Monthly Archives: July 2013

Traces of Diabetes. What it means to me.


I guess all of us see something like this from time to time. Especially if you spend too much time looking down at the ground while you’re walking (subject for another post at another time). I saw this test strip as I was walking on the sidewalk in the neighborhood where I work.

Lots of people have talked about their experiences coming face-to-face with diabetes in the wild. Often it’s something innocuous like this; sometimes it’s a real life meeting with another PWD. Reactions seem to range from the funny to the poignant to the ironic. Let me tell you what it means to me when I see something like this.

Often, when I come across evidence that someone else with my condition is around, I’m almost… shocked. I go through about 98 percent of my life never coming into contact with anyone living with or affected by diabetes. Actually, I’m almost never coming into contact with anyone who wants to reveal those things. So I kind of forget that there are others out there. You would think that with all of the blogs, Twitter feeds, etc. I read, and my own participation in social media, it would be enough to help me remember that there are actual real people going through the same things that I do every day.

But still, when I saw that test strip, it was a big surprise. To me, it wasn’t something exciting as much as it was a slap in the face. Guess what? You’re not the only one, stupid. And no, you haven’t really connected with any PWDs in your part of the world yet.

I’ve tried, but all previous attempts just kind of fizzled. The reasons are many and varied, and in some cases, I’m the one to blame. I’d like to think that my biggest obstacle to connecting in real life with others like me is my schedule, which has been busier in the last two years than it was the previous ten. The truth is, it’s both an obstacle and an excuse. I don’t have a lot of extra time, but I have a little. Maybe that little extra time can be used for some grass roots effort somehow. I don’t know.

What I do know is that I’ve changed a lot in the past couple of years. If I want that change to be even more meaningful, I’m going to have to find a way to do something for others living with and affected by diabetes right here in my own community. I’ve just got to figure out how to make that happen.

#DSMA July Blog Carnival. Test strip accuracy.

Let’s get right to it… One of the most basic things about our diabetes, and July’s DSMA Blog Carnival topic:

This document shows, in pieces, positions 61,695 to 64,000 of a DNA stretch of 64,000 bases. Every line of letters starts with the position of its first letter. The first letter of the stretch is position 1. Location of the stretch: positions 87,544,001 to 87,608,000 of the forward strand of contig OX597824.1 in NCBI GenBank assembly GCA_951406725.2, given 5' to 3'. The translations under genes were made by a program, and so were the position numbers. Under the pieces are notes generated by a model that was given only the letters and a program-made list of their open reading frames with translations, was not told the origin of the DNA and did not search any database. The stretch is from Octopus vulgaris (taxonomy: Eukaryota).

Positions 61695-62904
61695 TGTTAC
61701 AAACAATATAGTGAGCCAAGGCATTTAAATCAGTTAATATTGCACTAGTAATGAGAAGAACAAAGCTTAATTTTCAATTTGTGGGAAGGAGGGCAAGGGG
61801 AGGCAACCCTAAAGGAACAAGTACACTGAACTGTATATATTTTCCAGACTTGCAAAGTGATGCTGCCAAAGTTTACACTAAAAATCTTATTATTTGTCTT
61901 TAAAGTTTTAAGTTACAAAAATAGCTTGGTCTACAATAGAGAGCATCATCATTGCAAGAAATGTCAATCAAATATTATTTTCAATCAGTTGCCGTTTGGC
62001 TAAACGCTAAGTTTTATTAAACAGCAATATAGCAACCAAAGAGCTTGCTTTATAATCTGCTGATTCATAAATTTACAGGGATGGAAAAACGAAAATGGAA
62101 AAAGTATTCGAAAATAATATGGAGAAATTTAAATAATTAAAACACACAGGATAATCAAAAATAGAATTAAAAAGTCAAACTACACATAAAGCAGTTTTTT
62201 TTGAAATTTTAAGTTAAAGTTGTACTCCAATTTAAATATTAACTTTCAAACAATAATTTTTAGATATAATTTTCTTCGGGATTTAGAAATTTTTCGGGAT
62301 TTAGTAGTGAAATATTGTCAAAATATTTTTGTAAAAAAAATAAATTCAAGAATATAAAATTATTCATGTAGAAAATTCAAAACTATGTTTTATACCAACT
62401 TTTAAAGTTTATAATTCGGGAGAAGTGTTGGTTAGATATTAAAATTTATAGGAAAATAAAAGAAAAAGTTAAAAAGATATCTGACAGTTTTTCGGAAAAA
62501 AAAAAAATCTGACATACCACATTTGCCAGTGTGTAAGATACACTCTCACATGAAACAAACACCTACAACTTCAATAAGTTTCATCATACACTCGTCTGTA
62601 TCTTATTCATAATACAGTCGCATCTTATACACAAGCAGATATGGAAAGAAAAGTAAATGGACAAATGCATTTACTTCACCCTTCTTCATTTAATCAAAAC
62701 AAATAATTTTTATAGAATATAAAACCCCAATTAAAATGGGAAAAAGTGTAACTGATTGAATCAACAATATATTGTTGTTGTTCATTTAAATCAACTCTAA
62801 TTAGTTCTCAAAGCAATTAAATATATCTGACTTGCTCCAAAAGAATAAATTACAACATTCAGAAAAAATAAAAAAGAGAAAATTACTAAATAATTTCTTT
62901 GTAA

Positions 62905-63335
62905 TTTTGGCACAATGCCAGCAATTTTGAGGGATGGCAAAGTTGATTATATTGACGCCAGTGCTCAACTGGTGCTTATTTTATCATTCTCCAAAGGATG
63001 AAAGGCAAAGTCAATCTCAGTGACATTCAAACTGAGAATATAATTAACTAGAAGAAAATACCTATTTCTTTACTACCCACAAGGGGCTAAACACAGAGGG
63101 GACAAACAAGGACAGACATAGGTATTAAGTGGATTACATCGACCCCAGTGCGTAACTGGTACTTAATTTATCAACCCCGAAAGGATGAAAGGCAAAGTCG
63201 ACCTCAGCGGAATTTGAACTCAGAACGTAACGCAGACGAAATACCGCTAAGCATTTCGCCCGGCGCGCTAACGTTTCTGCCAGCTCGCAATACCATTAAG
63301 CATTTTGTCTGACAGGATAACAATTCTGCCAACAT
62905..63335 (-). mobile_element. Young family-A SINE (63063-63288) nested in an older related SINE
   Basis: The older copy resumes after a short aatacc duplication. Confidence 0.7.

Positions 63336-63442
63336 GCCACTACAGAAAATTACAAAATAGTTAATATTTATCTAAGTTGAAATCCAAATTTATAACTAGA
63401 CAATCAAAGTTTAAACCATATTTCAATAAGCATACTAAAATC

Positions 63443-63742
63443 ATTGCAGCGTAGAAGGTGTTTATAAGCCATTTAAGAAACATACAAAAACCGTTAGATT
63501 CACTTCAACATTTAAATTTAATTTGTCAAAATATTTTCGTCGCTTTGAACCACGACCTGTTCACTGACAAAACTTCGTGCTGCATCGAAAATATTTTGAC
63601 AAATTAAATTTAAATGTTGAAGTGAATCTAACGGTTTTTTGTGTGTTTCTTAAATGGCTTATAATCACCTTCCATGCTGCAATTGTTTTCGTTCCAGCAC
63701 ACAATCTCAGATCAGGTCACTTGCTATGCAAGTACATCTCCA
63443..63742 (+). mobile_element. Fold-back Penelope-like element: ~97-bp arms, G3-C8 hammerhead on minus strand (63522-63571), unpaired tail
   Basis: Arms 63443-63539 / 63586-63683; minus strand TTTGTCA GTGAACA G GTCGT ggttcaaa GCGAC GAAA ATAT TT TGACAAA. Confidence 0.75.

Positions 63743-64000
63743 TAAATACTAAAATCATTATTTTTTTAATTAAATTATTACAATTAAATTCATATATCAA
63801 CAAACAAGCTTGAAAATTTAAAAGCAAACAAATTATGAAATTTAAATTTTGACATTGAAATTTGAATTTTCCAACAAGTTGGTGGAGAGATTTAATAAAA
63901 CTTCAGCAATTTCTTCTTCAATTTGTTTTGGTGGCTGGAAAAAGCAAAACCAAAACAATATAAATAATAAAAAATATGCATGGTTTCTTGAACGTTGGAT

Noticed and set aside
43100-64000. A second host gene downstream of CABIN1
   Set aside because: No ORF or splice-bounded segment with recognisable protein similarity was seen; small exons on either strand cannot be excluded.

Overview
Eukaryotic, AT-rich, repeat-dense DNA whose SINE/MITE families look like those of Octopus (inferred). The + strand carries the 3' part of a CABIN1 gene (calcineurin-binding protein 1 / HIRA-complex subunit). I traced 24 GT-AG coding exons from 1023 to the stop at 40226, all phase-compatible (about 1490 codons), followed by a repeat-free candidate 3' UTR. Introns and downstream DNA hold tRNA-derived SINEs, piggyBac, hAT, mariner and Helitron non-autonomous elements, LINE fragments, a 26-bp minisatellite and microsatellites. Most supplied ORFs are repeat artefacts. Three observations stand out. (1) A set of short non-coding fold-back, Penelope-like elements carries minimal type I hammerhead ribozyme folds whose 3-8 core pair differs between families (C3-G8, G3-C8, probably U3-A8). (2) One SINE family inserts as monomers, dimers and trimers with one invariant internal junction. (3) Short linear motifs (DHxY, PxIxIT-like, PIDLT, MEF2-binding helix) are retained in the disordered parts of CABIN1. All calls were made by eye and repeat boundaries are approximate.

Blood glucose. It’s front and center when it comes to diabetes. It is how we get diagnosed and it is what we are trying to manage. An important tool we use to manage our blood glucose is our meter and its strips. But what happens if our meters aren’t giving reliable information? Let’s explore that this month as we discuss a topic from the June 26th chat Fill in the Blank. Weigh in on the following statement:

Test strip accuracy is important to me because______.

The easy answer is: Because our lives depend on it.

The more difficult, but very necessary analysis of what test strip accuracy is even more important, but leads to the same answer.

Let’s face it: Most of us don’t think too much about test strip accuracy once we’ve bought our blood glucose meters. Some of us received our meters from a doctor. Some of us went out and purchased a meter based on quality, or how it looks, or whether it has a function that lights up your test strip so you can check your BG at night without turning on the light. But for most of us, once we have a meter, we don’t stop to think much about the accuracy of the strips that we insert 3 or 4, or 10 or 12 times per day.

But we’re learning that there are reasons to be concerned about the accuracy of our test strips. Even the USA’s Food and Drug Administration, the agency of the government that has to approve all medical devices before they can be marketed or sold here, acknowledged that some test strips are not as accurate today as they were when they were approved for use in the first place. Furthermore, they have no method of removing inaccurate test strips from the market once they’re found to be inaccurate.

How does this happen? That’s the subject for another blog post. Instead, let me ask: How does that make you feel?

Raise your hand if you can live with using test strips that may be off by 50 or 100 points at any given time, based on any number of factors. Raise your hand if you it’s okay with you that heat or cold tolerances, or age, or humidity can skew the numbers on your meter display by enough to cause you to bolus a unit or more different from what you really need. Raise your hand if you’re perfectly fine with the idea that the company that developed the technology for the strips you’re using doesn’t have a plan to test the continuing accuracy of those strips (**Note: Some manufacturers do conduct ongoing tests on strips… many do not, and are not required to do so).